One of the more pleasant places to spend a night hunched over green felt is the Monte Cristo, in the Kinoteatr Mossoviet building on Preobrazhenskaya Ploshchad. With an obliging staff, excellent tables and luxurious furnishings, the Monte Cristo is perhaps the best place to take a date, as long as he or she doesn't mind traveling the short distance from the center.


The club, open from noon to 6 a.m., also has a small bar and restaurant -- with tablecloths -- billed as a "European kitchen," with a wide range of appetizers and entrees priced from 25,000 rubles to 120,000 rubles.


The pool room itself is luxuriously appointed, with leather wing chairs and beautifully polished drink tables lining the walls, and perhaps the most elegant pool tables in town.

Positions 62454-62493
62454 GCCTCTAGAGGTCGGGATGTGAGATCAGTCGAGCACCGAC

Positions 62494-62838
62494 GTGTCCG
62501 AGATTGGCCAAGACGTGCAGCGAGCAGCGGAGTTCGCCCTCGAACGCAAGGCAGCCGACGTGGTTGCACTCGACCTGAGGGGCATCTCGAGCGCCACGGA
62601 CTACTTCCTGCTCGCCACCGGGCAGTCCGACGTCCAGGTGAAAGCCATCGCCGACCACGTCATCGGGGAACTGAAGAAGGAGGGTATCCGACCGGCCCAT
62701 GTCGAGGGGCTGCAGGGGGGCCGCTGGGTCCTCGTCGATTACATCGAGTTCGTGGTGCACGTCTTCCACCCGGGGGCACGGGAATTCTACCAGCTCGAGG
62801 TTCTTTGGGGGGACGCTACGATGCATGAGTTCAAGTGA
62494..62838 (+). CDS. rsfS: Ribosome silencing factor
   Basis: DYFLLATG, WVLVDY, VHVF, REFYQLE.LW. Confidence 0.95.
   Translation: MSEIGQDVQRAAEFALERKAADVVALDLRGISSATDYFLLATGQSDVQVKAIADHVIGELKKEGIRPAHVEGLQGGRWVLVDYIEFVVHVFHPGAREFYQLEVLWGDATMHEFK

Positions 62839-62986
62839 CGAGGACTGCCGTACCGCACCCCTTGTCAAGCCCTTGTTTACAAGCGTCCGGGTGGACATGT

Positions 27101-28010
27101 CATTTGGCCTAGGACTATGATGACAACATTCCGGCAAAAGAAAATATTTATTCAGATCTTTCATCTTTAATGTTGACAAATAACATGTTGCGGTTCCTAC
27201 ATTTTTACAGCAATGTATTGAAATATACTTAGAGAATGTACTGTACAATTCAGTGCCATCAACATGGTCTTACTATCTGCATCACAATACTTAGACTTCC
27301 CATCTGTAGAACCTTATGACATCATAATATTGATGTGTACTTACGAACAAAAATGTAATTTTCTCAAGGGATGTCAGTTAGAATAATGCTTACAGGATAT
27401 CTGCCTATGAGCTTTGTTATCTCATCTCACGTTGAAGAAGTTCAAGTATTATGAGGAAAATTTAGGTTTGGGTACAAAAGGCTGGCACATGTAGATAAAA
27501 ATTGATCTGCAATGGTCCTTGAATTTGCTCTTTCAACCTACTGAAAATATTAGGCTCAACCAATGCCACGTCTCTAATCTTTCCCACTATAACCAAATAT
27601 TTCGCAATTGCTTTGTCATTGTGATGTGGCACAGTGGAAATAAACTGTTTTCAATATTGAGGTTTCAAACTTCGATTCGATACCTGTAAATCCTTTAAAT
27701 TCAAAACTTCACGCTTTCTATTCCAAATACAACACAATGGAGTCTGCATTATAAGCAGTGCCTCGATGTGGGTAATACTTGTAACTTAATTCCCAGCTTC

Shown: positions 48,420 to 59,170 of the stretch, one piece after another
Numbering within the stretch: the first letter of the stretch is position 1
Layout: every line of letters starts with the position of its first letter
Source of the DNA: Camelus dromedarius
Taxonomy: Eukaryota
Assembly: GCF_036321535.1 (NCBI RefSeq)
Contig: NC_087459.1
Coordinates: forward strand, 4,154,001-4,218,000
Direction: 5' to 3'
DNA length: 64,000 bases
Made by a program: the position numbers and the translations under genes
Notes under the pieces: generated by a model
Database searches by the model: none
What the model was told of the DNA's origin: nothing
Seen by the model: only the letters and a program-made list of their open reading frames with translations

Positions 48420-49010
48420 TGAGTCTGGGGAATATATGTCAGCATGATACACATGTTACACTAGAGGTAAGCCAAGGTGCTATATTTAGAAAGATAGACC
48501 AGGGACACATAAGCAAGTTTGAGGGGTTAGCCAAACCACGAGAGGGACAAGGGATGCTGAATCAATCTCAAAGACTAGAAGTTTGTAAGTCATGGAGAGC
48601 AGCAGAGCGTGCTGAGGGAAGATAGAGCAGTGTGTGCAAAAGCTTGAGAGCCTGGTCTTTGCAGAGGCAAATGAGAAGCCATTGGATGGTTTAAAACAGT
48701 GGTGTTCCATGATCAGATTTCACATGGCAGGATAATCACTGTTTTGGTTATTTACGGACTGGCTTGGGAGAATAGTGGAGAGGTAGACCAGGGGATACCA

The Monte Cristo has nine tables: seven for American pool, which costs 20,000 rubles per game, and two for Russian billiards, at 120,000 rubles per hour. Manager Gagerin Pogosyan said the club hosts a tournament every week, some of which are open to all comers. Next year, the club plans to offer membership.


For those for whom central Moscow is the only place to go, the Armadillo, with six American pool tables, two bars and a dance hall is a convenient and entertaining alternative. Located not far from the Rossia Hotel on Khrustalny Pereulok, the Armadillo -- open from 5 p.m. to 6 a.m. -- also has a Tex-Mex kitchen and, on weekends, live music.


The pool tables here, however, leave a great deal to be desired. Smaller than regulation-size, and costing 30,000 rubles per game, the Armadillo is for the player who isn't particular about such niceties as table size and affordability. Whereas other clubs can be considered pool halls with a bar, the Armadillo is a bar with pool tables.